Development of a novel automated perfusion mini-bioreactor ambr® 250 perfusion

Conference Dates

May 6-11, 2018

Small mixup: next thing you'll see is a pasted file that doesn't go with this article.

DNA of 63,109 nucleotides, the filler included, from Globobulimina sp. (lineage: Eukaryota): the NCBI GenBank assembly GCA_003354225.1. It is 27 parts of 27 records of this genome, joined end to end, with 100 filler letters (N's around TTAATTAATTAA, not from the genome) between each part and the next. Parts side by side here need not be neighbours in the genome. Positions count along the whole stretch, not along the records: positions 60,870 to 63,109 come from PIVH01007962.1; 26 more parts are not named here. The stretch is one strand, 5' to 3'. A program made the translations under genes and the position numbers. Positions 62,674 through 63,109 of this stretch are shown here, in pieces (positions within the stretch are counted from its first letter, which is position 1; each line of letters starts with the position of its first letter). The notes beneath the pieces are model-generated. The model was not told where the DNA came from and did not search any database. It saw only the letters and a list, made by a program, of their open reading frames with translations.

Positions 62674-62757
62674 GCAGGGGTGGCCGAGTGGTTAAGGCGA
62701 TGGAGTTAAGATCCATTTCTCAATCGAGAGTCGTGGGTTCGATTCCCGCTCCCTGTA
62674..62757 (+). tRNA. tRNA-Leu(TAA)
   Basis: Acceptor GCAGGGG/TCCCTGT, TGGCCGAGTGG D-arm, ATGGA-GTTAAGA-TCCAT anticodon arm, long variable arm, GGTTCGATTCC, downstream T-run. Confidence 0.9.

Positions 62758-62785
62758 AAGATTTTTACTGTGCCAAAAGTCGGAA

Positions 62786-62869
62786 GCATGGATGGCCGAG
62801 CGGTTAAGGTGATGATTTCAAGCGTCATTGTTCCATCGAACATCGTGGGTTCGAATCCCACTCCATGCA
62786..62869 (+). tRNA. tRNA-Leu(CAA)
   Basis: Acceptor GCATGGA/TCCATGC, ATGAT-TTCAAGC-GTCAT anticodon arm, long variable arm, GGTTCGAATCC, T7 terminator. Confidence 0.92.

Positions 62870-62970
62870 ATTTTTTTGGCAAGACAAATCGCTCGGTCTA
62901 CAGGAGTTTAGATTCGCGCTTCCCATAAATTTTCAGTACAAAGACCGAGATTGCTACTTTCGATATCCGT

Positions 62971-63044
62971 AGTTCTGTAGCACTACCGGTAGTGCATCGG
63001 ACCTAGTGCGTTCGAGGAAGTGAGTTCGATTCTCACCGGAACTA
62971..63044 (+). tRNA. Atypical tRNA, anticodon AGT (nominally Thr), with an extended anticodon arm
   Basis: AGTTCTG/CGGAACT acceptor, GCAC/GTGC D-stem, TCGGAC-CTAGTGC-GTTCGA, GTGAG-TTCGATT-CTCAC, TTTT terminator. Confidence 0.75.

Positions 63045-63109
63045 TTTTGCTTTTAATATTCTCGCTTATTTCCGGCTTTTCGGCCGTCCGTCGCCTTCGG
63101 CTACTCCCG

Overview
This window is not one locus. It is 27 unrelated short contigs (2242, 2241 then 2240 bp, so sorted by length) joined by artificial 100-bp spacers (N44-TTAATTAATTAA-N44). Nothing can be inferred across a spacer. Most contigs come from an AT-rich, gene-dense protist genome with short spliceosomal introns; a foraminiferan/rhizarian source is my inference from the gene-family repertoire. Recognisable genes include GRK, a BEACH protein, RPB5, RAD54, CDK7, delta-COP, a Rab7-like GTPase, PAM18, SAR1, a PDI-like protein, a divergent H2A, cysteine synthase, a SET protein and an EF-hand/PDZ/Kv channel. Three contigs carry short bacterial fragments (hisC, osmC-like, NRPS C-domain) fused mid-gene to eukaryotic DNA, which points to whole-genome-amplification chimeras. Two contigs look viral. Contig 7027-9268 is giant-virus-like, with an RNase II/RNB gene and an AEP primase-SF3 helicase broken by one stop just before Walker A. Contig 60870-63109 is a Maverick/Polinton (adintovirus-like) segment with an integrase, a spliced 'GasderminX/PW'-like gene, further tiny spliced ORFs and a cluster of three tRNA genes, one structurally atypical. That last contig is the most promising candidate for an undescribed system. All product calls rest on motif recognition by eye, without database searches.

Session proposals:  Towards other cell lines and systems – opportunities and challenges beyond CHO cells  Pushing the Limits on Process Intensification: 10 grams/Liter and Beyond  Process Scale Up/Down, Characterization and Control Strategy Definition In recent years a strong trend towards continuous biopharmaceutical processing has gathered momentum, driven by the promise of process intensification, reduced cost of goods, and more consistent and better controlled product quality. Key technologies in upstream cell culture (ATF, TFF) have enabled the start of a shift towards process intensification/continuous processing in the seed train (N-1 perfusion) and main production culture (concentrated fed-batch, perfusion) for biopharmaceutical production processes. While these technologies are now available for large scale bioreactor operations, small-scale application is limited to traditional benchtop bioreactor scales and formats. Benchtop bioreactors do provide a route to developing this new wave of intensified/continuous cell culture processes, however this approach is manually intensive, relatively low throughput and cost-intensive to operate. In the last 5 years, fed-batch cell culture process development has been significantly accelerated by wide spread implementation of the ambr 15 and ambr 250 fully automated, single-use, micro and mini bioreactor systems. Case studies will be presented on the utility of the ambr 15 as a perfusion mimic, and we also present here novel performance data of a new version of the ambr 250 system ‘ambr 250 perfusion’. Technical description and operating data and cell culture results presented for the novel ‘ambr 250 perfusion’ system outline the capacity and capability of this technology. As established with ambr 250 for fed-batch processes, ambr 250 perfusion has the potential to provide the industry with a step change in perfusion process development capacity, enabling implementation of DoE based approaches for process optimization and characterization. It is envisaged that ‘ambr 250 perfusion’ can therefore facilitate and significantly accelerate an industry wide transition to upstream cell culture perfusion processes for novel biopharmaceuticals currently in early development.

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